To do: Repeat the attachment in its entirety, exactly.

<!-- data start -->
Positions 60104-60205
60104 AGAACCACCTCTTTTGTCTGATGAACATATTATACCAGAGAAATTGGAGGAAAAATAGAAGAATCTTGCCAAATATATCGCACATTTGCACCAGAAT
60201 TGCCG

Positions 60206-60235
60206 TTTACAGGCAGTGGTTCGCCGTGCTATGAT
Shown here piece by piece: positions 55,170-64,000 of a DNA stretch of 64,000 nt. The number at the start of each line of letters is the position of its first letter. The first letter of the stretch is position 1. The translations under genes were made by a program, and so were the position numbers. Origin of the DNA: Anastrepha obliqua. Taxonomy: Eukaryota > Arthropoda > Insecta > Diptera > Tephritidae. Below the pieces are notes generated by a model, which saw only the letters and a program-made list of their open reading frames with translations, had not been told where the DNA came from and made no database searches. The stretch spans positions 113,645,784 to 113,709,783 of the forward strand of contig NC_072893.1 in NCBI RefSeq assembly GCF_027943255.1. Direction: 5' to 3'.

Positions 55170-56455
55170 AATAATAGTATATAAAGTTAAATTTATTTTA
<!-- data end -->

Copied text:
Positions 60104-60205
60104 AGAACCACCTCTTTTGTCTGATGAACATATTATACCAGAGAAATTGGAGGAAAAATAGAAGAATCTTGCCAAATATATCGCACATTTGCACCAGAAT
60201 TGCCG

Positions 60206-60235
60206 TTTACAGGCAGTGGTTCGCCGTGCTATGAT
Shown here piece by piece: positions 55,170-64,000 of a DNA stretch of 64,000 nt. The number at the start of each line of letters is the position of its first letter. The first letter of the stretch is position 1. The translations under genes were made by a program, and so were the position numbers. Origin of the DNA: Anastrepha obliqua. Taxonomy: Eukaryota > Arthropoda > Insecta > Diptera > Tephritidae. Below the pieces are notes generated by a model, which saw only the letters and a program-made list of their open reading frames with translations, had not been told where the DNA came from and made no database searches. The stretch spans positions 113,645,784 to 113,709,783 of the forward strand of contig NC_072893.1 in NCBI RefSeq assembly GCF_027943255.1. Direction: 5' to 3'.

Positions 55170-56455
55170 AATAATAGTATATAAAGTTAAATTTATTTTA